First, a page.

Darkseid’s uncle Steppenwolf fights Bart in Flash: The Fastest Man Alive #9 (written by Marc Guggenheim, pencilled by Ron Adrian, inked by Art Thibert), and that’s pretty exclting, if a little generic, but most of the issue is concerned with Marc Guggenheim genuflecting towards the fans and basically trying to make his script as charming as possible. Combined with Adrian and Thibert’s simple, straightforward art — a lot less busy than Ken Lashley, but not as good as the Karl Kerschl fill-in from a few issues back — the issue works pretty well. I’m still not convinced that DC needed to replace Wally with Bart, but this issue makes Bart a lot less unappealing than he was last time.

Because last week was also apparently Dan Jurgens Week, he provides the layouts for Firestorm #33 (written by Dwayne McDuffie, pencilled by Ken Lashley, inked by Rob Stull). As you might guess from the cover, most of the issue is a fight involving Orion, Firestorm, Mr. Miracle, and the Female Furies. I should point out that this is the Seven Soldiers Mr. Miracle, but the traditional versions of Orion and the Furies, and yes, the Furies look a lot scarier here. McDuffie writes some very witty banter between Shilo and Firestorm, and gives each his own clever introductory sequence. The Firestorm/Orion fight is also entertaining. Art is a little more severe than it has been, with the combination of Jurgens/Lashley/Stull being reminiscent of ’80s Firestorm artist Tom Grindberg — lots of slashy lines and “shiny” inks. Still, Jurgens is a good storyteller, so that helps. All in all a good issue, and a nice way to start the series’ final arc.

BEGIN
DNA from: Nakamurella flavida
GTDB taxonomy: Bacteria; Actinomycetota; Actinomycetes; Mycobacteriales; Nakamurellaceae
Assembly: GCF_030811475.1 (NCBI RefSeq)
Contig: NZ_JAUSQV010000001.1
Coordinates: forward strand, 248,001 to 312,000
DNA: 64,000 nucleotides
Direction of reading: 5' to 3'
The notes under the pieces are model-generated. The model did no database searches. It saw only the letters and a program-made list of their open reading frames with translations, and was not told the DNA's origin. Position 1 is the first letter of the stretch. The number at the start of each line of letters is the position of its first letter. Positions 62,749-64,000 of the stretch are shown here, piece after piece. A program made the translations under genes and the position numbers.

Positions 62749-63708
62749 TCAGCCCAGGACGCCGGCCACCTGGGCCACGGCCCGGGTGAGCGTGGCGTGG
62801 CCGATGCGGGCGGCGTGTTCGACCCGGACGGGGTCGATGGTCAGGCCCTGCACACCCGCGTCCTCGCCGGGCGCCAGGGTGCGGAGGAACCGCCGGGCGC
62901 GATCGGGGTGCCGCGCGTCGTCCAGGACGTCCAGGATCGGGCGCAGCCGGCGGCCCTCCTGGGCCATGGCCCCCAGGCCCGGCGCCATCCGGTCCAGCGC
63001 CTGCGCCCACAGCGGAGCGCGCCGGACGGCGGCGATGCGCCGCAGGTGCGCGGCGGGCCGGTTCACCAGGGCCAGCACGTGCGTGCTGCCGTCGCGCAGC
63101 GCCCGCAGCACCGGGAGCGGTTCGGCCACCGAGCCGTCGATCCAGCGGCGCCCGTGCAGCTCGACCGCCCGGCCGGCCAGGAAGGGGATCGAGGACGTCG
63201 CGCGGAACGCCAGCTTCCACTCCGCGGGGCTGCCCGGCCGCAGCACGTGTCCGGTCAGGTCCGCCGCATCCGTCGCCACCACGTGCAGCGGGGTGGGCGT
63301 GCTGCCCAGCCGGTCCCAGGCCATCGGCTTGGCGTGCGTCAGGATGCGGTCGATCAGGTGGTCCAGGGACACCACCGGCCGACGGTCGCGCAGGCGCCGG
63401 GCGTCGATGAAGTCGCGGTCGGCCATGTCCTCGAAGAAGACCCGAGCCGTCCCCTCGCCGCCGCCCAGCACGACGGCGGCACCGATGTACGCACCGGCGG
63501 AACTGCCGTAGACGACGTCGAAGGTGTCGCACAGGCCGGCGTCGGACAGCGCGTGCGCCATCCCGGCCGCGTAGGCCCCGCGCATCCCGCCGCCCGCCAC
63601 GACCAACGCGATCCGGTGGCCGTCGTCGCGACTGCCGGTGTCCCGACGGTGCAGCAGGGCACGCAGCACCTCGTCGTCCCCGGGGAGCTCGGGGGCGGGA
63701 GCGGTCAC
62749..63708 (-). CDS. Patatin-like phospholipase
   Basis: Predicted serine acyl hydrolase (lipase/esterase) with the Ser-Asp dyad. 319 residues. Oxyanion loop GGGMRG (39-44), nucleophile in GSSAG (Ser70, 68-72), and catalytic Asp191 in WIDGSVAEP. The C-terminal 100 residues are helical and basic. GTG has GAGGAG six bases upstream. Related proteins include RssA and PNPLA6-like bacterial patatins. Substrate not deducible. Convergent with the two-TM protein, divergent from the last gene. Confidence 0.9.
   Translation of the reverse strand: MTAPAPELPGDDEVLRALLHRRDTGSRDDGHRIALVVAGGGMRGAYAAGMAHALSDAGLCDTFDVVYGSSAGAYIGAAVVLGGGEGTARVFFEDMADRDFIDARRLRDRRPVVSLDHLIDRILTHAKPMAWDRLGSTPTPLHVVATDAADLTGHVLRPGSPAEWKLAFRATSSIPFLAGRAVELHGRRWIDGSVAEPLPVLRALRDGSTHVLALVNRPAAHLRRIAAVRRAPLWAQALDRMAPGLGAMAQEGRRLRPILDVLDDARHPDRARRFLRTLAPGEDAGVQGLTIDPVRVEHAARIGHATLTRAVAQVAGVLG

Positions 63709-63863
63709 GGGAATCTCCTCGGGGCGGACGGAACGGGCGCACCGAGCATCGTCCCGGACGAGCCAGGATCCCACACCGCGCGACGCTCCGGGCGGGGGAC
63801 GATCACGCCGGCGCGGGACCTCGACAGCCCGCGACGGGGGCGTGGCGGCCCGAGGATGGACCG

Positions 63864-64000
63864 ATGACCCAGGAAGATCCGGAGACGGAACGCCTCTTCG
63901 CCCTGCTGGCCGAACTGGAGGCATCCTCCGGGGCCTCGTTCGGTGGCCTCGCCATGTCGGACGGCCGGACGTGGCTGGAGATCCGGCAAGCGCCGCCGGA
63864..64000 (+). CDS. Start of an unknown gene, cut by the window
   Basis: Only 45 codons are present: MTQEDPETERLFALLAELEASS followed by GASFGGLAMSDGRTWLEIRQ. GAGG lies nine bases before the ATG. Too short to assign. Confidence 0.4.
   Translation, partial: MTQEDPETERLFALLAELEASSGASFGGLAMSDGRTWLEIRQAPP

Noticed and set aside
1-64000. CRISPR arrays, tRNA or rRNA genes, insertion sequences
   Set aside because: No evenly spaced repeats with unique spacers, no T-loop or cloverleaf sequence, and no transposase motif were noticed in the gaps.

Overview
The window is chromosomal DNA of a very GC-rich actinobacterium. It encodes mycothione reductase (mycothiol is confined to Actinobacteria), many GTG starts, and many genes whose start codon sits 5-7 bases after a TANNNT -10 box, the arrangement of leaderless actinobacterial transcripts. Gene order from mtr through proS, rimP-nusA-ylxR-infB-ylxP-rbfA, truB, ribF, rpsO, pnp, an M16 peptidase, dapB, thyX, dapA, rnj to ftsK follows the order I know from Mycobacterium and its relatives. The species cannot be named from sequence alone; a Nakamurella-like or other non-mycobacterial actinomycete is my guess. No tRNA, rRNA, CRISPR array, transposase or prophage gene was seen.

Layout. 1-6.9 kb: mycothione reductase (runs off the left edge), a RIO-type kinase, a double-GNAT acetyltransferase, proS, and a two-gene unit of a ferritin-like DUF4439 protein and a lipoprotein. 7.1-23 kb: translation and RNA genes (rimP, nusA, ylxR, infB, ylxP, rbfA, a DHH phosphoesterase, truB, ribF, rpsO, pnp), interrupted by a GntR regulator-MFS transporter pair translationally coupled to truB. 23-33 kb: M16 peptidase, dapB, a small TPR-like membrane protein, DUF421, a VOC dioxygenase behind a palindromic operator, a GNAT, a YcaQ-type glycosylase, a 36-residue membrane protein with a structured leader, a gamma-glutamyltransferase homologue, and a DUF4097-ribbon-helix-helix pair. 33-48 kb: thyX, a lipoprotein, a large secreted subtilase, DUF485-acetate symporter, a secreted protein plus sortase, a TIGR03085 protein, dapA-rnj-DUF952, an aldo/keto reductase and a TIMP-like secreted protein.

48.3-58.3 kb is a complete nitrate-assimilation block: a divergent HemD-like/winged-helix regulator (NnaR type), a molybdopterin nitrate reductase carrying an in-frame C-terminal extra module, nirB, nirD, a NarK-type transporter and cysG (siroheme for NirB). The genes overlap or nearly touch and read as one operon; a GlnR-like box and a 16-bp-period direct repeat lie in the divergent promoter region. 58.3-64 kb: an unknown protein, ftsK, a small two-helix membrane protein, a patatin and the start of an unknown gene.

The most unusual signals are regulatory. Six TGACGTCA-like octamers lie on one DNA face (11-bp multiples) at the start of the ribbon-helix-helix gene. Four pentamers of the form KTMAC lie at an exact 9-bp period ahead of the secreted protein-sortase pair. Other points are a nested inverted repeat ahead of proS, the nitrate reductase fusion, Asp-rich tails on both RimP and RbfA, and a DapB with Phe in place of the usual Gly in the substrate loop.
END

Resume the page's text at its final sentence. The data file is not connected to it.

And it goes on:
Jurgens also lays out 52 #43 (written by JMRW, breakdowns by Keith Giffen, finishes by Norm Rapmund), the first part of the two-week How Tragic, Black Adam’s Evil Again arc. Also, Buddy Baker finds out he can mimic Sun-Eaters, which apparently doesn’t come with their craving for, you know, suns. More on Black Adam later.

Jurgens does most of the work in JLA Classified #35 (co-written by Dan Slott, inked by Al Milgrom), the part of the Red King’s plan that works out the best for him. This means, to quote Dave Campbell, it’s an Alternate Universe Where Everyone Dies. It doesn’t seem necessary to show the grisly deaths of the Justice League, so I’m giving this particular issue a thumbs-down, but maybe the conclusion will justify its existence.